Windmills of Kinderdijk – Kinderdijk, Netherlands - Atlas Obscura

Windmills of Kinderdijk

Kinderdijk, Netherlands

Birthplace of the "Cat in the Cradle" and a cluster of iconic, original windmills that let the Dutch tame the seas. 


Think “Holland” and you’ve probably already conjured the iconic images of tulips and windmills. More precisely, the very specific windmills you’re envisioning right now are that of Kinderdijk. 

Though it may sound odd for how technical and pragmatic the region proved to be, the name Kinderdijk translates in Dutch to mean “children’s dike.” According to local legend, after a particularly terrible flood in the 15th century, a lone basket was left floating in an inundated canal. Upon closer inspection, a cat was found bounding from one side of the basket to the other in an effort to keep it balanced, for inside rested an orphaned baby. The cat had kept the babe afloat, safe and sound during its journey… Thus giving the world the folktale “The Cat and the Cradle” in addition to the village of Kinderdijk its name. 

Back in the modern day, visitors will find 19 historically authentic windmills scattered across Kinderdijk’s canal-riddled landscape. With their sails raised to the skies (coming to rest in formations that communicate across the bogs in a language of semafors), one could be forgiven for believing these are creatures beholden to the air. What history reveals, in fact, is that the Netherlands’ famous windmills are well-disguised creatures of the sea, without which the nation’s famously innovative water management system would not have been possible.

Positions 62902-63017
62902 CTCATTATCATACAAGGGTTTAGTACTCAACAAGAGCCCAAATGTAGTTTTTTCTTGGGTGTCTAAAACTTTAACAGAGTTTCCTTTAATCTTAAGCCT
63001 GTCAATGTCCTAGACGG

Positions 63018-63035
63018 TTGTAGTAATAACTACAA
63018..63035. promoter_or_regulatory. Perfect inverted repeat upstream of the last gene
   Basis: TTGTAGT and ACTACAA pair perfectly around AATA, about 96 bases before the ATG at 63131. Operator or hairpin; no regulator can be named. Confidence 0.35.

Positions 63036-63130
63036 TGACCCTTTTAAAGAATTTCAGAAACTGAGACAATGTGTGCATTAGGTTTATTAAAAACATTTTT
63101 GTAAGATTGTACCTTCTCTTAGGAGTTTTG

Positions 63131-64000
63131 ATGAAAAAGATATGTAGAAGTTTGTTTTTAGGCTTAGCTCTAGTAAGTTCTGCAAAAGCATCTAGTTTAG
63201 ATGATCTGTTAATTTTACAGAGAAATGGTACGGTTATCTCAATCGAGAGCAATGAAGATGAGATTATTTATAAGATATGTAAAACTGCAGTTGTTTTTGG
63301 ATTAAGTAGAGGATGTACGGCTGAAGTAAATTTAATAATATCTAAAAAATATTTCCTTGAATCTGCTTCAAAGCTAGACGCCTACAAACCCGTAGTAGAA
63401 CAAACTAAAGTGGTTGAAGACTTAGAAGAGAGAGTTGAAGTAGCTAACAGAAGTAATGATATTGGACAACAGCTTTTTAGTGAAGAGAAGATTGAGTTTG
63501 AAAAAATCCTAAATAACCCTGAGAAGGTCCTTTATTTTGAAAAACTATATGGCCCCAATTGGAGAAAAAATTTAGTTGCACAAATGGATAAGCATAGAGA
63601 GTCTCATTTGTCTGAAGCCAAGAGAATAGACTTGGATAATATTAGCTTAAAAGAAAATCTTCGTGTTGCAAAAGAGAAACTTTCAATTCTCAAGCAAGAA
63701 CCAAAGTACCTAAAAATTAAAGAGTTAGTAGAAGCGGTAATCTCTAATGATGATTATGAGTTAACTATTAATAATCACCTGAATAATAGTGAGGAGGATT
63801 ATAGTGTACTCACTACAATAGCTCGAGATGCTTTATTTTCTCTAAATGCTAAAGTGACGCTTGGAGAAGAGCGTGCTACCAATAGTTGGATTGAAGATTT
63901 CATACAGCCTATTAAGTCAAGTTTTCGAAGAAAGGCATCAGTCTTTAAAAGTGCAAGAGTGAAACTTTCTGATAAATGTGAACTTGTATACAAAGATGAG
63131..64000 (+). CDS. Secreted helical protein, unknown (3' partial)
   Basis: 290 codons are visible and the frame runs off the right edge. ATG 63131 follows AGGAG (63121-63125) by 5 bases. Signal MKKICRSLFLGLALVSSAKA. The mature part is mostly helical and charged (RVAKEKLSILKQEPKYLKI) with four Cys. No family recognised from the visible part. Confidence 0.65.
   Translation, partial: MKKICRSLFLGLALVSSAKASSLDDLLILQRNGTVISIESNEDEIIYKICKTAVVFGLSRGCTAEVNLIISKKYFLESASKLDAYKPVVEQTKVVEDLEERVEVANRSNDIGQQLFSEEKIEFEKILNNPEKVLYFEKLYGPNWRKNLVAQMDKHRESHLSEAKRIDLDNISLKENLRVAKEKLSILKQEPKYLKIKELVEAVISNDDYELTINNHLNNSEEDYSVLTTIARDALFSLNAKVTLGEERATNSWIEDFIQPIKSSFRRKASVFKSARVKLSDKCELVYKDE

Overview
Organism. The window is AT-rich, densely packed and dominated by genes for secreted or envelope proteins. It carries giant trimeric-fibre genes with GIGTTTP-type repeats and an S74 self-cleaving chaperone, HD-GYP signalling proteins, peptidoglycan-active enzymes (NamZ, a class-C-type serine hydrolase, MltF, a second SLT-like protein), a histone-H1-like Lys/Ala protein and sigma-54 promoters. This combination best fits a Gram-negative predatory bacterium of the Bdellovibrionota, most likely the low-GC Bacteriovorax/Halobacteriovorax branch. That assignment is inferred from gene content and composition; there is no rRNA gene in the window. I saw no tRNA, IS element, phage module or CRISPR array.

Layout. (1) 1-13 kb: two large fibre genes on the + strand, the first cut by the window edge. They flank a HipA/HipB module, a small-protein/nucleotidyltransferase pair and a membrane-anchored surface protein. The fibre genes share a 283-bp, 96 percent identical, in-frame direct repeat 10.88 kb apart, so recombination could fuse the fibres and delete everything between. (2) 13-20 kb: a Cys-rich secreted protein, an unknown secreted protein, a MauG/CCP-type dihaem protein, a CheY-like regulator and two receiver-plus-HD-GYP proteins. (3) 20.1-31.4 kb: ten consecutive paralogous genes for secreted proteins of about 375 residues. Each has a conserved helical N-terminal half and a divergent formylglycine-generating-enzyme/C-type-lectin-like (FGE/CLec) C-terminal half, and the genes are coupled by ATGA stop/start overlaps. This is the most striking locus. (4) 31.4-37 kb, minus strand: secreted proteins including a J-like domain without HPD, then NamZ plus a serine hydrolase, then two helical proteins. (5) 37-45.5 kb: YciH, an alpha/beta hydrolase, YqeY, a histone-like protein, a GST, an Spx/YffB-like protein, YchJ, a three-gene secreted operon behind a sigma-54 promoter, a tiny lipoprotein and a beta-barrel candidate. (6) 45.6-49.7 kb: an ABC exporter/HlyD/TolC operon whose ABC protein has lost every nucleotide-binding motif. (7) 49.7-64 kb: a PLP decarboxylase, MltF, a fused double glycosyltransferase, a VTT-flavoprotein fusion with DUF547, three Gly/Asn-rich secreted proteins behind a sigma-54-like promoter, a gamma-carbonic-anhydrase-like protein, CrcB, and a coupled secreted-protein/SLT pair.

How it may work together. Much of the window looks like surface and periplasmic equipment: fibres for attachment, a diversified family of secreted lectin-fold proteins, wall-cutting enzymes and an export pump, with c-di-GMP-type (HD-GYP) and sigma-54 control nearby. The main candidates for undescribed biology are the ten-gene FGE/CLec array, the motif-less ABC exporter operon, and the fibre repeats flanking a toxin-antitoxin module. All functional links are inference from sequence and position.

Sometime in the 13th century, Zuid-Holland’s peat rivers ceased to drain as they had been, creating a pattern of flooding that devastated the beautiful landscape at Alblasserwaard, which already existed below sea level. Berms were built to prevent flooding, but pumping stations needed to be constructed to continue water flow from low to high areas; hence, the 19th windmills still seen today.

Nowhere else in the world offers a complete portrait of early water management like that of Kinderdijk, which accounts for UNESCO’s inclusion of the site among its World Heritage as of 1997 for its “unique character.” Thanks to its truly groundbreaking unification of sea and sky, plus the added bonus of a world-renowned folktale, a visit to Kinderdijk is the sort of treasure that offers something for dreamers and pragmatists alike.

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